A new study may help to change same-sex adoption restrictions in the U.S. by proving what many have already known: Gay dads are just as capable of raising children as their heterosexual counterparts. A team of researchers used MRI scans to show that the brains of all parents, gay and straight, adapt in parenthood to better care for a child.

In a study published in  the Proceedings of the National Academy of Sciences, researchers from the Bar-Ilan University in Israel sought to discover how the brains of men and women changed when they became parents. The researchers videotaped 89 new moms and straight dads and 48 gay dads as they interacted with their newborn babies, Time reported. The researchers then used an MRI to measure the parents’ brain activity as they watched the footage taken of them with their children and again as they watched footage that did not feature their children.

Moms’ Brains

Results showed that the brains of new moms and new straight dads behaved slightly differently. The new moms’ brains had adapted to be more sensitive to their child’s emotional needs. In the 20 mothers in the study, researchers observed a heightened amount of activity in the amygdala, the brain’s emotion-processing region. "These are regions that respond unconsciously to signs of an infants' needs, and that derive deep emotional reward from seeing the baby," Ruth Felman, lead author on the study, explained to Reuters.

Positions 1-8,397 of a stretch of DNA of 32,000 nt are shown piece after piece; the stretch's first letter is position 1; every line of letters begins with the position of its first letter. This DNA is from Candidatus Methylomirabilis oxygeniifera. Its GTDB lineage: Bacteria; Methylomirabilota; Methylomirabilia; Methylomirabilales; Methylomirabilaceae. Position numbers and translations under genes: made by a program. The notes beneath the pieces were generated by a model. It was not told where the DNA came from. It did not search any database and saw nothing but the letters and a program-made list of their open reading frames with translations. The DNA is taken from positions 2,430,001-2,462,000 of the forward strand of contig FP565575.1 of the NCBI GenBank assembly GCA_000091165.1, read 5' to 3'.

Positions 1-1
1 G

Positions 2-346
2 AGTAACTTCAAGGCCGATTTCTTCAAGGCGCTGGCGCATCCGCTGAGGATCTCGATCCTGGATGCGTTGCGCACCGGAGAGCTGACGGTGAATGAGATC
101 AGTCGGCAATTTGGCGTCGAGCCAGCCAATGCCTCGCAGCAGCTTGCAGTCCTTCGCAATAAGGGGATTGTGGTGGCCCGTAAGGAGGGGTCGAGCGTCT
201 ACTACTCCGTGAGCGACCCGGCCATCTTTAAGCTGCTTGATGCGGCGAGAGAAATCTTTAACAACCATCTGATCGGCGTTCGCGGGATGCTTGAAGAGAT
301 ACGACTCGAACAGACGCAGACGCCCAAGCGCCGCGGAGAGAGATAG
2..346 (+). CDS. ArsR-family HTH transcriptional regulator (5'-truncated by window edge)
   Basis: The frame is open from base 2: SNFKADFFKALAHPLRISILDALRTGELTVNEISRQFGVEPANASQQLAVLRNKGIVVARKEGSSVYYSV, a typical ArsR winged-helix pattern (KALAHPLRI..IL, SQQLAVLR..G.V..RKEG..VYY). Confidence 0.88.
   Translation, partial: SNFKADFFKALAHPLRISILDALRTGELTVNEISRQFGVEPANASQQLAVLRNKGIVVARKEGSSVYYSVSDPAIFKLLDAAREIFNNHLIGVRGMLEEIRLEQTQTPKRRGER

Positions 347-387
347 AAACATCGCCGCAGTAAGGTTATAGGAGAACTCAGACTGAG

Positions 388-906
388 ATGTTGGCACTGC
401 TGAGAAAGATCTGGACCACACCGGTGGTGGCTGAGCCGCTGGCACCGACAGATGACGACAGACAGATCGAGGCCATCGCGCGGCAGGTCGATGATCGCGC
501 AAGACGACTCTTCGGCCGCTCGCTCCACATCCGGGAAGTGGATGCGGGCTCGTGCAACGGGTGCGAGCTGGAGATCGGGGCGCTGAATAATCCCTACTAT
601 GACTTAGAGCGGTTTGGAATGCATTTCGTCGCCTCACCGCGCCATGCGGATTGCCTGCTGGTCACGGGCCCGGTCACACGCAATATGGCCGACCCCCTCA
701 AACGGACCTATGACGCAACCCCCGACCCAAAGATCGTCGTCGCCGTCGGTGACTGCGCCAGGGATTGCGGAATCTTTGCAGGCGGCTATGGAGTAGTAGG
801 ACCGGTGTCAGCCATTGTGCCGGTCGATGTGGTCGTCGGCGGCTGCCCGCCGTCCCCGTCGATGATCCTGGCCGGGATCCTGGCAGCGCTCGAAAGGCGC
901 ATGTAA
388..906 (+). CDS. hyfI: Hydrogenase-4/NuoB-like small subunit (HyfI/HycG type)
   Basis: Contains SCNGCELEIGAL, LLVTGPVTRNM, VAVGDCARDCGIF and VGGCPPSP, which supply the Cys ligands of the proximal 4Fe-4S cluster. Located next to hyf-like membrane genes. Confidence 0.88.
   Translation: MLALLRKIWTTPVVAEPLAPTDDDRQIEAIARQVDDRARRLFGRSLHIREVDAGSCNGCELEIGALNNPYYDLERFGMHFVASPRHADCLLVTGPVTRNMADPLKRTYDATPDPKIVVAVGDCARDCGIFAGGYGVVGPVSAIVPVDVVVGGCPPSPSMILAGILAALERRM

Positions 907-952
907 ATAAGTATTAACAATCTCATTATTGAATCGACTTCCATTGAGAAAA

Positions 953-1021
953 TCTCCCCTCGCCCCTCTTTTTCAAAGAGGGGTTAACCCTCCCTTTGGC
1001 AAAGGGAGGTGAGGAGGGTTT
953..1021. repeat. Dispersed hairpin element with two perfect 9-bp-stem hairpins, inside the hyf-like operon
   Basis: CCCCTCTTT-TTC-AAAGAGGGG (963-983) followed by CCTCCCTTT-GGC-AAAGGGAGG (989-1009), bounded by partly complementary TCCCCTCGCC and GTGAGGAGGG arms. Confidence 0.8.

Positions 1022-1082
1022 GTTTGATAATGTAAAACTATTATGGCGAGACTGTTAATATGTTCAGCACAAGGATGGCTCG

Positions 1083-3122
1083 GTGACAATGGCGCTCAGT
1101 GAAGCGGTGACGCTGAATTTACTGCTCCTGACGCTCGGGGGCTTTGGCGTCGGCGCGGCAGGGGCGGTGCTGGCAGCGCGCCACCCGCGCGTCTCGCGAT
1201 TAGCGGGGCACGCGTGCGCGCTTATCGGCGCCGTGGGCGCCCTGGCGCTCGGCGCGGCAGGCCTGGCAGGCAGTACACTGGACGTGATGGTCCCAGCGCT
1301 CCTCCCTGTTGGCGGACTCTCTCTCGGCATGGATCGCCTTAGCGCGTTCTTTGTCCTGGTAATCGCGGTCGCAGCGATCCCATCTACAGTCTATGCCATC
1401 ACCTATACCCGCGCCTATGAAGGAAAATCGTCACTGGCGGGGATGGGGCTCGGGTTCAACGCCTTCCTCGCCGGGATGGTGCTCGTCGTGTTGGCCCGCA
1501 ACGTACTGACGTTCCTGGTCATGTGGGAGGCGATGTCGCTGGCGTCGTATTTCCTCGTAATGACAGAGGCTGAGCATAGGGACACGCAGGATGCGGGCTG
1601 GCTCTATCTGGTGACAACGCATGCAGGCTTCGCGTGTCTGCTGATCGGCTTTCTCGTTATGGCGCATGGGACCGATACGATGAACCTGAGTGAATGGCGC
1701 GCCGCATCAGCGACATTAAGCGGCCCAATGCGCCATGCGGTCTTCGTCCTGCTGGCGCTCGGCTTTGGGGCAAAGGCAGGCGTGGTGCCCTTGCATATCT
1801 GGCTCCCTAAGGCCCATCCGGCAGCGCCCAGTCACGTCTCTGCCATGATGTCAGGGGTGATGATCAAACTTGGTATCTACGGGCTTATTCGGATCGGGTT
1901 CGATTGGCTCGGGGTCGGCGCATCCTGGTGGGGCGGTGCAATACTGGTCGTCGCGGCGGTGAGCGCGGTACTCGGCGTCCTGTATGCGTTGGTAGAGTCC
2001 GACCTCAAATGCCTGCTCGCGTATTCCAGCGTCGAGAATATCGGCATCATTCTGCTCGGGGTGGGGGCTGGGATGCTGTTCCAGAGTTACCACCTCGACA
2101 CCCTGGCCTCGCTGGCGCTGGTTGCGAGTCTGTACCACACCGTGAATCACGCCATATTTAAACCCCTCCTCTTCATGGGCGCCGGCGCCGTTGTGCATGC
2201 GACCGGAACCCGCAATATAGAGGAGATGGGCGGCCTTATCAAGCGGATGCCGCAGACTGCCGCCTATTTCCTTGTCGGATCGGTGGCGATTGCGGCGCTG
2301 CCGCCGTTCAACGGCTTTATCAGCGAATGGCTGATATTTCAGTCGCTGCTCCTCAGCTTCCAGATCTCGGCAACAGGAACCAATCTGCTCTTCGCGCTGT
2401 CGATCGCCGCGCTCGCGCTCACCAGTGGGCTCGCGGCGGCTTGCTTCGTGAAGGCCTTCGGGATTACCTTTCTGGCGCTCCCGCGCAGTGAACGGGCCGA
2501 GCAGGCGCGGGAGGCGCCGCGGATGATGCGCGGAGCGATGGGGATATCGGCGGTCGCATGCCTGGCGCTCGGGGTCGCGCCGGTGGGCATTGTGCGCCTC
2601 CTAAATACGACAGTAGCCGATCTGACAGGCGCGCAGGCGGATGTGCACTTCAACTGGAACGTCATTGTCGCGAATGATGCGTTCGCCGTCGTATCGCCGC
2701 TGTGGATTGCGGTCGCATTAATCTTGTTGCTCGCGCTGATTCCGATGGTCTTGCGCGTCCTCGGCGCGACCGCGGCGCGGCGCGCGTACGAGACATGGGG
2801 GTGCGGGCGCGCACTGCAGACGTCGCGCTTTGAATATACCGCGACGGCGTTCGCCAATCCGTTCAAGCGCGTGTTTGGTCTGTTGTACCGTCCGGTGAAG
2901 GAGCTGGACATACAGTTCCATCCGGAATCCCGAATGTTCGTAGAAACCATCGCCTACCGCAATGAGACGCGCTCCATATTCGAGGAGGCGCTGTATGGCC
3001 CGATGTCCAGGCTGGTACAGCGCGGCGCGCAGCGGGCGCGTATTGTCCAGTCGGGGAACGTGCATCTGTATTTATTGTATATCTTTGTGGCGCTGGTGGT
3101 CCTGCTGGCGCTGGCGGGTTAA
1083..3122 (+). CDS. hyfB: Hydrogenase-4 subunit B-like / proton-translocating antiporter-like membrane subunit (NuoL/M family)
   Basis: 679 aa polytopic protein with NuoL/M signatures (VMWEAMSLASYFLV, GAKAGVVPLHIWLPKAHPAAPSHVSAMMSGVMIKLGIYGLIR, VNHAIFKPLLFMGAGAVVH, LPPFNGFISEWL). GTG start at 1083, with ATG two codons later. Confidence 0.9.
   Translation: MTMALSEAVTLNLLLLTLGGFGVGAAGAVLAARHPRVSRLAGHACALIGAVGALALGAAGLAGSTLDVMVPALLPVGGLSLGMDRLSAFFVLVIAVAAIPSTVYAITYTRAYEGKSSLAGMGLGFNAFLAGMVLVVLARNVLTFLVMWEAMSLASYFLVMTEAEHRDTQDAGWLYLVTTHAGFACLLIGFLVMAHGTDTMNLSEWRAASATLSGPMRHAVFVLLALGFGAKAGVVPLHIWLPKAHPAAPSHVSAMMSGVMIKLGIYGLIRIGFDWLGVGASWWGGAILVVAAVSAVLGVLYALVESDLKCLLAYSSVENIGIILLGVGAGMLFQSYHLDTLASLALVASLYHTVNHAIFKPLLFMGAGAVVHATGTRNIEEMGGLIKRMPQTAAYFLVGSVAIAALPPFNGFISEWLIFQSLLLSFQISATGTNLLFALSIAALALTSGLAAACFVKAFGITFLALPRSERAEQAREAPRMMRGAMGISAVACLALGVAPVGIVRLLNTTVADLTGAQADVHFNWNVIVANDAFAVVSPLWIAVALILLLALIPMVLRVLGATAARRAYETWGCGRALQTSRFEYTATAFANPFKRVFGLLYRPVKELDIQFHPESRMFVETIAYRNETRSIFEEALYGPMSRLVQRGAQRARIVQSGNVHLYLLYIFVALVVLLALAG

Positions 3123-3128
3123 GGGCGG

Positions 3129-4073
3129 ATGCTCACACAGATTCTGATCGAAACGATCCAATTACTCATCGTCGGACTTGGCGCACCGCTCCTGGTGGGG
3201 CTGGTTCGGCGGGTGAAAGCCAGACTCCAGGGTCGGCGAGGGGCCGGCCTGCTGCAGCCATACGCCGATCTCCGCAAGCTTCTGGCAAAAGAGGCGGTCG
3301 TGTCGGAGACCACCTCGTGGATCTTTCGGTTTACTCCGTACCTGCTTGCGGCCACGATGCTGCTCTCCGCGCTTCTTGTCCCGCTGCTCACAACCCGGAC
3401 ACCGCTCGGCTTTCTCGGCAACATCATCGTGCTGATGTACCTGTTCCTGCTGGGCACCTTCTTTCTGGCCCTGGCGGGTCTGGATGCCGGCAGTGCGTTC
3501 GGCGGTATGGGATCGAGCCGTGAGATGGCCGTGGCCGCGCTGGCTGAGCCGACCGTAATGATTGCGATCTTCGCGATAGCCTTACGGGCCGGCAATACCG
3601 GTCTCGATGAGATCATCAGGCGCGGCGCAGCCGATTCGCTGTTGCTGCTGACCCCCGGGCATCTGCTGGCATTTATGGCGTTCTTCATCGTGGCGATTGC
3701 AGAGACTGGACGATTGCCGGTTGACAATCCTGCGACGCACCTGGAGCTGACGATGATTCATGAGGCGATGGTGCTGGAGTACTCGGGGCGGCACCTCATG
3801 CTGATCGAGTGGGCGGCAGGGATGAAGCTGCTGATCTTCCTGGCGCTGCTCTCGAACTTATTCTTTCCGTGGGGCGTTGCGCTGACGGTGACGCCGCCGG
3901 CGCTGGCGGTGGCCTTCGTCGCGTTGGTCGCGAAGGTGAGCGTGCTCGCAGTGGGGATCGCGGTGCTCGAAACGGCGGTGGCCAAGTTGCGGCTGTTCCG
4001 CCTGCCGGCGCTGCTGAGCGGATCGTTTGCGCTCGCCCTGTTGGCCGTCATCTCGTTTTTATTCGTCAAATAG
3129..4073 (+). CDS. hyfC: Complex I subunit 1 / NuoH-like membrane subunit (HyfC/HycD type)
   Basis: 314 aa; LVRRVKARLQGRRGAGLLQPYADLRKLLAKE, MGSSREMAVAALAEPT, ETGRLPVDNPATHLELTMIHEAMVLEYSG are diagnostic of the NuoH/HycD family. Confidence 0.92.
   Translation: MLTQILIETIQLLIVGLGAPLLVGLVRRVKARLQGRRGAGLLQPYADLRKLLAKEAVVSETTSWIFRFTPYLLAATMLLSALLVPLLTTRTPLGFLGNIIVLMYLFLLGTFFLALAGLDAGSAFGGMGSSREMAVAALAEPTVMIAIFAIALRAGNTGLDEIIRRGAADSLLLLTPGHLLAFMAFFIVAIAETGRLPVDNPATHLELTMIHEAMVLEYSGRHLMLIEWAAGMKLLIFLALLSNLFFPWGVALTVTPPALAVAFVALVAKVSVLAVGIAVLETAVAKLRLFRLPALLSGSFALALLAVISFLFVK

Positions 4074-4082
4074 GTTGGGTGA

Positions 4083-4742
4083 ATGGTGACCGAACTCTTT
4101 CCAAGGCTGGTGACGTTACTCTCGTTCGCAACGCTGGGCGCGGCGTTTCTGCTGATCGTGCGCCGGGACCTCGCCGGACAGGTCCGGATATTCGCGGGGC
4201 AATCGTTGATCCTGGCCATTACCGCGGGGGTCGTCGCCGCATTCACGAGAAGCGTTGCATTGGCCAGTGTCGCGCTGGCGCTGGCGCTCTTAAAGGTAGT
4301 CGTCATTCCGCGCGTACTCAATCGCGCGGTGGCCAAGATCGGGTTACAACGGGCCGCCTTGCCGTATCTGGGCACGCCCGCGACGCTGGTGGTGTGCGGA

Straight Dads’ Brains

The brains of new straight dads alter slightly to help them interpret a child’s needs. These brains showed an increase of activity in their cognitive circuits. This helped the fathers better understand what a certain cry or body movement indicated such as the “I’m hungry” cry or the “I need to be changed” squirm, Time reported.

Gay Dads’ Brains

What was found in gay dads' brains was slightly unexpected. These brains mirrored those of both heterosexual moms and dads. The gay dad’s brain also had a feature that wasn’t observed in the straight fathers. Researchers found that gay dads had a connection between emotional and cognitive functions in their brains, and this connection grew stronger the longer the men spent with a child. "Fathers' brains are very plastic," Feldman said. "When there are two fathers, their brains must recruit both networks, the emotional and cognitive, for optimal parenting," Feldman told Time.

No Biological Difference

For future studies, the researchers would like to perform neuroimaging on men and women both before and after they become parents to prove that these brain changes are directly influenced by parenting.

This study could potentially help same-sex couples who would like to adopt a child. Although there is no federal law on homosexual adoption, many states have certain requirements or restrictions that make this difficult. The levels of oxytocin, the bonding hormone, were also tested in all parents involved in the study. There was no significant difference found in any of the three groups. According to Feldman, this suggests that, biologically, all groups are equally prepared to raise a child, Time reported.